Connect with us

Home

Except Electronic, Tourist and Medical Categories,Govt Restores All Existing Visas.

Published

on

Central government on Thursday decided to restore with immediate effect all existing visas, except electronic, tourist and medical categories, almost eight months after their suspension following the coronavirus outbreak and subsequent imposition of a nationwide lockdown. The Ministry of Home Affairs (MHA) also announced giving permission to all Overseas Citizen of India (OCI) and Person of Indian Origin (PIO) card holders and all other foreign nationals to visit India for any purpose, except on a tourist visa.

The ministry said in a statement that in view of the situation arising out of the COVID-19 pandemic, the government had taken a series of steps to curtail the inward and outward movement of international passengers since February, 2020. The government has now decided to make a graded relaxation in visa and travel restrictions for more categories of foreign nationals and Indian nationals who wish to enter or leave India.

Under this graded relaxation, the government has decided to restore with immediate effect all existing visas, except electronic visa, tourist visa and medical visa, the statement said. If the validity of such visas has expired, fresh visas of appropriate categories can be obtained from Indian mission or post concerned.

Foreign nationals intending to visit India for medical treatment can apply afresh for a medical visa, including for their medical attendants. Therefore, this decision will enable foreign nationals to come to India for various purposes such as business, conferences, employment, studies, research, medical purposes etc.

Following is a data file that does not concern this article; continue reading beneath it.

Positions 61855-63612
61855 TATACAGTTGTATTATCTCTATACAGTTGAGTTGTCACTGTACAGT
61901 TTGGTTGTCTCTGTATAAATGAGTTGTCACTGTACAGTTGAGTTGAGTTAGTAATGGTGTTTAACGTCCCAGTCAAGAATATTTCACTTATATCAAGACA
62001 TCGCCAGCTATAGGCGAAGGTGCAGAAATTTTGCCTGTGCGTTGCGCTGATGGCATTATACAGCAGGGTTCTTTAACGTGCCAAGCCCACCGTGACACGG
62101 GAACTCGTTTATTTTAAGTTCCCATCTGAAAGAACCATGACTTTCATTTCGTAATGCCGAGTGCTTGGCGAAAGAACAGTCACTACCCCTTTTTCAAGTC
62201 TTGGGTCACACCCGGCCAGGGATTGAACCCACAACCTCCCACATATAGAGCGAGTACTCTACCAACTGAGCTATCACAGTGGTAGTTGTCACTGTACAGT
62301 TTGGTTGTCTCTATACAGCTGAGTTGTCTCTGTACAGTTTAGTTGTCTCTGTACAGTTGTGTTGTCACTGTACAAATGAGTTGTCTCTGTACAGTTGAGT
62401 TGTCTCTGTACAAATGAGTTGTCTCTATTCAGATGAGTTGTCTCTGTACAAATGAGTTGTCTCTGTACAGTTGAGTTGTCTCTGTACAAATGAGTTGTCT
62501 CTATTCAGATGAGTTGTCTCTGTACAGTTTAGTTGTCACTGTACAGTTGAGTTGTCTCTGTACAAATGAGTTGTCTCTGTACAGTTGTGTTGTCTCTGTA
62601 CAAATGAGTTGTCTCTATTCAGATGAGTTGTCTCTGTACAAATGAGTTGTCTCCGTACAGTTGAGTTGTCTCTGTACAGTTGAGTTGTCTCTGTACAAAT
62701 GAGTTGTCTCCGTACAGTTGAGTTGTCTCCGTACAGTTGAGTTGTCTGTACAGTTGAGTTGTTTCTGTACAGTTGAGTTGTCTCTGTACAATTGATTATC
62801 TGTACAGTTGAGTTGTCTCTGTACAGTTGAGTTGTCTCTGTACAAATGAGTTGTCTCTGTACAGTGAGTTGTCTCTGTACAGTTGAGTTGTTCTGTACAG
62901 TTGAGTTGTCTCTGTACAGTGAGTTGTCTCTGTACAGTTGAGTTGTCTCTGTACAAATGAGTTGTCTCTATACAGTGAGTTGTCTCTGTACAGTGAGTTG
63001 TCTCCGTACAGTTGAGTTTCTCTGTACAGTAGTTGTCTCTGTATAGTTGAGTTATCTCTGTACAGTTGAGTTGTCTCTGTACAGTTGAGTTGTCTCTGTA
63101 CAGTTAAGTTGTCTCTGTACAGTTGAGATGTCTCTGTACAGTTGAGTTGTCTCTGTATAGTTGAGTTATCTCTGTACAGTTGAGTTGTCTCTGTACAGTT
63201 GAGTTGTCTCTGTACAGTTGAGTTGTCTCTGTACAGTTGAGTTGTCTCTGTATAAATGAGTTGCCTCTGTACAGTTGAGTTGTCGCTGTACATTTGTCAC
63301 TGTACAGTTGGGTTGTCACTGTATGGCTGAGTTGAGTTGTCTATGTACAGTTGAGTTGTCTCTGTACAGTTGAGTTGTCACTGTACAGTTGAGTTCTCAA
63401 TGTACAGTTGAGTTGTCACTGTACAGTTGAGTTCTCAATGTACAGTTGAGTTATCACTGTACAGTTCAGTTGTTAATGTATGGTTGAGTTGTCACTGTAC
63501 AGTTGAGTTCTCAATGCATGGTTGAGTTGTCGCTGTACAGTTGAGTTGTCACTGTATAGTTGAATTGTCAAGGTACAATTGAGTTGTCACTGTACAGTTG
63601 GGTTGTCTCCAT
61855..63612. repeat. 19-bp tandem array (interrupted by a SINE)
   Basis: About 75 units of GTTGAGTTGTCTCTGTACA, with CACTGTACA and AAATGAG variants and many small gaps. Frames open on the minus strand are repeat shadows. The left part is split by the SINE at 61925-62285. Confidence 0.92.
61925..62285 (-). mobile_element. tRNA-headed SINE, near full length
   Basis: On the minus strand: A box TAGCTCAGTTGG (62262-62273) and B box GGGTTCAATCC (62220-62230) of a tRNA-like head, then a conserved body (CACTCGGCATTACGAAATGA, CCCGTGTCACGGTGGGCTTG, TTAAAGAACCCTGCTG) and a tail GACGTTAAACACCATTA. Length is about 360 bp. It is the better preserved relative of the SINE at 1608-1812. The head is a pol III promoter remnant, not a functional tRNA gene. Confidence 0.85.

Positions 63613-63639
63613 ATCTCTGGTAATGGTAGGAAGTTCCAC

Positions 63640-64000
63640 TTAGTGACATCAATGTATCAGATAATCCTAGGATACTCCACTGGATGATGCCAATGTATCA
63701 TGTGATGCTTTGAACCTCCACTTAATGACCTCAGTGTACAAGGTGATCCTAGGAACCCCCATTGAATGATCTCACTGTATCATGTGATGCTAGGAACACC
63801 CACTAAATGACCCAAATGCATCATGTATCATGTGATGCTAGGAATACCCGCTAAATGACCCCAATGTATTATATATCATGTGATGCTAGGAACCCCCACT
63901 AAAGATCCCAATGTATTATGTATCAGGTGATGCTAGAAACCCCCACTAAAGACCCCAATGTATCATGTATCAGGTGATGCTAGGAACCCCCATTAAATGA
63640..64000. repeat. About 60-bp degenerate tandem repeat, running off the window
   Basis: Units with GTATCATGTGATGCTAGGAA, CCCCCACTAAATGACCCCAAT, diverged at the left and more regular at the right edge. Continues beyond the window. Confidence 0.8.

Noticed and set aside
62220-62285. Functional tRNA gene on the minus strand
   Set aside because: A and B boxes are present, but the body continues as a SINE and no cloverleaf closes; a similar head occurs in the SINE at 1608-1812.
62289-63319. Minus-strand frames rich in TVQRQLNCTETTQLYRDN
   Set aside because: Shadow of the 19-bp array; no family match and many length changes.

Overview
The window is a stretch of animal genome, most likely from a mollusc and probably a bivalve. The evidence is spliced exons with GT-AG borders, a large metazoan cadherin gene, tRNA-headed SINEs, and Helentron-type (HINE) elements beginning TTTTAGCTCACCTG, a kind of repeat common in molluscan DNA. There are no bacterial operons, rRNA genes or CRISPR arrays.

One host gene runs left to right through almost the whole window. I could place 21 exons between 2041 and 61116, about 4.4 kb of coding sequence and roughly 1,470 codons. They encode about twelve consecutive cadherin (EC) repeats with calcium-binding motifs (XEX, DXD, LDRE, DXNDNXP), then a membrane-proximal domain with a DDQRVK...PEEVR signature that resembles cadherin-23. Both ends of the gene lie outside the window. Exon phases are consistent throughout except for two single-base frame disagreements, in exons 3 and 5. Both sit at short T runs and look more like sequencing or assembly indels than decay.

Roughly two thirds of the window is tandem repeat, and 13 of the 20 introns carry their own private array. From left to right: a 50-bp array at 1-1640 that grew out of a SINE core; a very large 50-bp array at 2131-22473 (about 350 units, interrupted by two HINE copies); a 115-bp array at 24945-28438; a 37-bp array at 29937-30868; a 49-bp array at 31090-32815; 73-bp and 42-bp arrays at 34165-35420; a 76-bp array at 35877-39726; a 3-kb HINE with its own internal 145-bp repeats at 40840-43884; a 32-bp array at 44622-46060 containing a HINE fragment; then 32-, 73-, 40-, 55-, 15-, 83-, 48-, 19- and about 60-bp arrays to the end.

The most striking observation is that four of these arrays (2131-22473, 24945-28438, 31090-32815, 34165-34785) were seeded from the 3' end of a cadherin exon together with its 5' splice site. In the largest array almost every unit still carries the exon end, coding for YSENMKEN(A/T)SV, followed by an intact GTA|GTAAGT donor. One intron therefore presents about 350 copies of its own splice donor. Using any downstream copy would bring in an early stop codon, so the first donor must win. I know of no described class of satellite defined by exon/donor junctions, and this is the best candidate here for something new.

The government has also decided to permit all OCI and PIO card holders and all other foreign nationals intending to visit India for any purpose, except on a tourist visa, to enter by air or water routes through authorised airports and seaport immigration check posts. This includes flights operated under ‘Vande Bharat’ mission, air transport bubble arrangements or by any non-scheduled commercial flights as allowed by the Ministry of Civil Aviation.

All such travellers will, however, have to strictly adhere to the guidelines of the Ministry of Health and Family Welfare regarding quarantine and other health/COVID-19 matters. While the restrictions on visas were imposed following the outbreak of the coronavirus pandemic in February, commercial flight operations were suspended when the nationwide lockdown came into effect on March 25.

However, the government has been allowing limited operations of Air India flights under the ‘Vande Bharat’ mission for certain categories OCI and PIO card holders and those Indians who were stuck due to COVID-19 outbreak since June.

 

Feature

SC moved against UP, Uttarakhand’s ‘love jihad’ laws

Published

on

A plea has been moved in the Supreme Court challenging the The Uttar Pradesh Prohibition of Unlawful Conversion Of Religion Ordinance, 2020 and the Uttarakhand Freedom Of Religion Act, 2018.

The plea moved by advocates Vishal Thakre and Abhay Singh Yadav and law researcher Pranvesh, states that the UP ordinance disturbs the basic structure of the Constitution. “The most important issue was whether the Parliament has the power to amend the fundamental rights enshrined under Part III of the Constitution,” said the plea.

The petitioners contended that the Parliament has no power to amend the fundamental rights, and if this ordinance is implemented, it will harm public at a large and will create a chaotic situation in the society.

“It is also pertinent to mention herein that the ordinance is passed by the state government/s of Uttar Pradesh and Uttarakhand is against the provisions of Special Marriage Act, 1954 and it will create fear in the society who is/ are not part of Love Jihad… they can be falsely implicated in the ordinance,” the plea said.

Citing the landmark Kesavananda Bharti case, the plea said “the court held that the Parliament can amend the Constitution but the Parliament cannot change the basic structure of the Constitution”.

The petitioners contended they are aggrieved by the ordinances passed by the state governments and prayed before the top court that the law passed by Uttar Pradesh and Uttarakhand should be declared ultra vires and null and void, as they “disturb the basic structure of the Constitution and also are against the public policy and society at large”.

“This ordinance can become a potent tool in the hands of bad elements of the society to use this ordinance to falsely implicate anyone,” it argued, adding that there are probabilities of “falsely implicating persons who are not involved in any such acts and it will be a grave injustice if this ordinance is passed”.

Continue Reading

Trending